Do they use torture in Damascus? No it can't be.

At 7/07/2005 07:36:00 AM, Anonymous Tarek said...

Josh brings up a good point here. Why does the US government criticize Syrian foreign policy rather than the internal one? He mentions the Guantanamo dilemma but i would like to take it one step further. THEY JUST DONT CARE. They don’t care about your average Syrian’s human rights, nor their economic or social situation just as much as they didn’t care about Lebanon's new found "freedom".

Just like Iraq, America’s Neo-con strategic interest in the Middle East is what drives their policy on Syria. The isolation of the only countries still standing against the American will is the primary objective in this case. Since Iran is a tougher nut to crack, neutralization will have to suffice for the time being.

Weaker Syria on the other hand, is being dealt blows from every possible location. Our army’s inferiority is notorious so armed conflict must be avoided at all costs. This is the main reason behind the redeployment from Lebanon and not because of the so-called “Cedar Revolution”.

Whether the latest arms clashes in Damascus are staged or real. The threat is certainly real. Syria is in a catch 22 situation not be envied, help too much on Iraq and you could be next or worse become a target for extremists, slack off and you suffer the wrath of the worlds only superpower. But at the end of the day, there is no juggling act how delicate it maybe, that will release this immense pressure. I am a pessimist on this topic and I feel there is no move toward democracy that would change the American problem. So the trick is not to screw up and make it worse, I think the best skill needed now is late Hafez Al Assad’s combination of sharpness and endless patience.

As for Farid Ghadry and his sad excuse of a party, Syria pride’s itself on the having for the most part opposition members who want change from the inside. I have vast respect for people like Anwar Bunni who I might disagree with sometimes, but at least he is fighting a battle mostly on his own and without apparent support from the West. While people like Ghadry and his 2 dozen cronies are just puppets taking orders from people like the lowest image of a human, Richard Perle.

At 7/07/2005 07:48:00 AM, Anonymous ALi Duba said...

Just one additional fact; what is puzzling is that the US has not made the internal human rights violations by the Syrian regime has nothing to do with Guantanamo, for the US media has always protected the Syrian regime's crimes, and never made a story out of what went on in Syria. Take the example of what people call the Massacre of Hama, for years and years this story was not even brought up in any news media, not when it happened, nor years afterward. So, the question that puzzles Syrians is always: Why is the West is turning a blind eye to whatever the Syrian regime does inside Syria while every other country in the world is scrutinized and criticized for things that are much milder than what happens to the Syrian people!?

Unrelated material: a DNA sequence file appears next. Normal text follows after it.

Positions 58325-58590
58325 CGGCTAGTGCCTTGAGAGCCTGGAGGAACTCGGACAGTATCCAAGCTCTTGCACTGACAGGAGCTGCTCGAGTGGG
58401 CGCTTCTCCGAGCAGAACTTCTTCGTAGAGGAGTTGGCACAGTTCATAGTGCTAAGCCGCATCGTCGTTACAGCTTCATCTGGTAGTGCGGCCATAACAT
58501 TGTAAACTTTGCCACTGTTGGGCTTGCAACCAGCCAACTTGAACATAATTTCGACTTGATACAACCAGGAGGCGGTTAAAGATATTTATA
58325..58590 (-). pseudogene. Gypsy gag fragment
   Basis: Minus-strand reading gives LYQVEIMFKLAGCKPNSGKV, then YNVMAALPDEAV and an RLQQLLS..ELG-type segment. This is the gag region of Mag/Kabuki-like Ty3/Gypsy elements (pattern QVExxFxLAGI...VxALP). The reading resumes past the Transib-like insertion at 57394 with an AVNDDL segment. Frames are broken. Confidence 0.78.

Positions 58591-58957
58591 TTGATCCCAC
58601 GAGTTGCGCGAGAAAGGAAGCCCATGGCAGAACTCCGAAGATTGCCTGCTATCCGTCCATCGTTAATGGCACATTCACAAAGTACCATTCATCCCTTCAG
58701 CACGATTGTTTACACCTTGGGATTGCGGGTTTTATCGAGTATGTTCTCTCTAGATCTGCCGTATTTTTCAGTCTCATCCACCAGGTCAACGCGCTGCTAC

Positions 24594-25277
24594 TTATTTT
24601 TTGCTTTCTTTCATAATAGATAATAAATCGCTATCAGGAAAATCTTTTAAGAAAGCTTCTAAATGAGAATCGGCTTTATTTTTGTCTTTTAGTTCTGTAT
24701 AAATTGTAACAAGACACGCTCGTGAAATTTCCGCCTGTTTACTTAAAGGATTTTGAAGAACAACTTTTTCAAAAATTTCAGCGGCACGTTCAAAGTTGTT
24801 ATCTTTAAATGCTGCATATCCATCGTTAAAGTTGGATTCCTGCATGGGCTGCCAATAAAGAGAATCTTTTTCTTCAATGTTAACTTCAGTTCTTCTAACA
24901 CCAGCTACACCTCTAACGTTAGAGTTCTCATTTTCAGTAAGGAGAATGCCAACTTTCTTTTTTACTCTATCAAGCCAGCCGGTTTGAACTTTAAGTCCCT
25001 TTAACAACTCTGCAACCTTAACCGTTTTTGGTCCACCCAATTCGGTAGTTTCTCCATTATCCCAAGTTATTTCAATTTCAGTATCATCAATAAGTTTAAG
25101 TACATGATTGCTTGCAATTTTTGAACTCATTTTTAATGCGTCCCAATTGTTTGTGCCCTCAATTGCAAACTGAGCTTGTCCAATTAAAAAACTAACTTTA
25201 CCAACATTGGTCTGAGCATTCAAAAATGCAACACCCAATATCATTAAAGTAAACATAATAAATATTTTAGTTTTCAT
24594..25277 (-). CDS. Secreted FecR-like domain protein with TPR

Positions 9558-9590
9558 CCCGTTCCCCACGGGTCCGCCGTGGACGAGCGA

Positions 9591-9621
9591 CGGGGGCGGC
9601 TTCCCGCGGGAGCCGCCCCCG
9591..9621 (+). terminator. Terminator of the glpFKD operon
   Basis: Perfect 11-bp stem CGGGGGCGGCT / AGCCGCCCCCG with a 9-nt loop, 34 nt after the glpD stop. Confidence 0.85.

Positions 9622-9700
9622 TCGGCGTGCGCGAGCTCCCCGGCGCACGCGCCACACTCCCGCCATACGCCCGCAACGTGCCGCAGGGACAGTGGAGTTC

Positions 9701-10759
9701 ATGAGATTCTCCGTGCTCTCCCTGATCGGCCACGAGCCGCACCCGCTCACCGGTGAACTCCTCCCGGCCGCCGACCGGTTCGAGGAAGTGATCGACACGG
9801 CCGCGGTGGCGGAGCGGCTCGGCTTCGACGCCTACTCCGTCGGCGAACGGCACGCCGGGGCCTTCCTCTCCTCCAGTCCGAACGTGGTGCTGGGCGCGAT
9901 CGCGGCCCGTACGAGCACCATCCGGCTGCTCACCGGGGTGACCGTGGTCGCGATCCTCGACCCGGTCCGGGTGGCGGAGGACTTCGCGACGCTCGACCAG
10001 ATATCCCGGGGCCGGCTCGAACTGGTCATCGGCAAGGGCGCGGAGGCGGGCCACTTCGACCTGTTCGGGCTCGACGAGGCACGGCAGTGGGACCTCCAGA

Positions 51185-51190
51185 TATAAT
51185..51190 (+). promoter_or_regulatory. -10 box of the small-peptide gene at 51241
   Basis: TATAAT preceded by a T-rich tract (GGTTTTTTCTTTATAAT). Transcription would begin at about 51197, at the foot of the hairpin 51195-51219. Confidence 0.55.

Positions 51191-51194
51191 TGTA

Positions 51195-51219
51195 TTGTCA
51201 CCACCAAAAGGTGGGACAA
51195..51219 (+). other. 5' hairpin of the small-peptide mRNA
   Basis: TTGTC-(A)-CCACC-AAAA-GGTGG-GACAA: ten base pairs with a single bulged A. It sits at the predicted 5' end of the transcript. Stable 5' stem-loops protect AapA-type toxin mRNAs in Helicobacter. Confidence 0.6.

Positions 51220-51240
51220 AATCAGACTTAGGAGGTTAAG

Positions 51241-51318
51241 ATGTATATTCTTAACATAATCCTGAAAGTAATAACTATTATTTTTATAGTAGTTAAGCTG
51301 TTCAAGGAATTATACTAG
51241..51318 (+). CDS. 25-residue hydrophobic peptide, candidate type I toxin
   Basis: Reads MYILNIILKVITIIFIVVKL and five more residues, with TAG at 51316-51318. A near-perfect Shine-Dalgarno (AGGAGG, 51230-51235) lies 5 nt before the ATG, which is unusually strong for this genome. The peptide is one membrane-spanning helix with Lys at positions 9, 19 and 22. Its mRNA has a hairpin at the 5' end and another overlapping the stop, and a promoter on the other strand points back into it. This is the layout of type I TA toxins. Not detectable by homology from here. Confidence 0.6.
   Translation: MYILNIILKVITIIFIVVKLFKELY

At 7/07/2005 08:26:00 AM, Anonymous Anonymous said...

Al-Nahar wrote about the Syrian Opposition meeting yesterday in Washington DC; they have Hisham Melhem after the story.

The distrust towards the Muslim Brotherhood is similar to that of Egypt and what is stopping both oppositions from moving forward quickly; the fear that MB might have its own agenda once it gains some power. I understand the dilemma here, but I believe that if the Opposition takes a stance towards devising strategies to accelerate change from within (as opposed to strategies being dictated from outside, by the US), then I'm sure the Syrians will know how to handle the MB factor. At the end of the day, it's not easy, but who said it is easy. The hunger strikes are an important step and need to be highlighted; Homsi is doing this counting on others to do something from outside, or else he wouldn't have done it.

At 7/07/2005 08:52:00 AM, Anonymous Amjad said...

I just despise people like Tarek. I don't need to elaborate. They know why.

As to the infamous skills of late Hafez Assad..., it is apparent that those praising those skills do so with the purpose of praising him. Assad was supported by the East and the West, and all the portraying of his skills were nothing more than the instruments to raise his status among Syrians, to strengthen his hands inside Syria , especially by the West. Assad was a determinant factor in defeating the spirit of the Syrian people and their aspirations, and he was the instrument (not quite that intelligent and cunning as he was described continously by them, but he in fact he was nothing more than a loyal agent for those planning for our world, who did every thing as perscribed by them.

At 7/07/2005 08:58:00 AM, Anonymous Syrian Republican Party said...

Tarek is nothing more like a Baathist Human Scum. Paid and fu^%$%^$ed by Baathist. What a stooge.